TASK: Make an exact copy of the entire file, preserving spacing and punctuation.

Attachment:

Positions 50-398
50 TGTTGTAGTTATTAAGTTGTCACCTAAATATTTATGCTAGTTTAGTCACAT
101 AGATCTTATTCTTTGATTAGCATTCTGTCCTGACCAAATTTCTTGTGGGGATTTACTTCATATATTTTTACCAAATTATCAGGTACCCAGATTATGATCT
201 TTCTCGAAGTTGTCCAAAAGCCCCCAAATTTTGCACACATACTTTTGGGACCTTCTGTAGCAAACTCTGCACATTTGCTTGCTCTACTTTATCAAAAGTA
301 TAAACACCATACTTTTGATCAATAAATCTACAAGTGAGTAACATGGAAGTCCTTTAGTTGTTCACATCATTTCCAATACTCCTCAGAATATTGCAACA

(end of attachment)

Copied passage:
Positions 50-398
50 TGTTGTAGTTATTAAGTTGTCACCTAAATATTTATGCTAGTTTAGTCACAT
101 AGATCTTATTCTTTGATTAGCATTCTGTCCTGACCAAATTTCTTGTGGGGATTTACTTCATATATTTTTACCAAATTATCAGGTACCCAGATTATGATCT
201 TTCTCGAAGTTGTCCAAAAGCCCCCAAATTTTGCACACATACTTTTGGGACCTTCTGTAGCAAACTCTGCACATTTGCTTGCTCTACTTTATCAAAAGTA
301 TAAACACCATACTTTTGATCAATAAATCTACAAGTGAGTAACATGGAAGTCCTTTAGTTGTTCACATCATTTCCAATACTCCTCAGAATATTGCAACA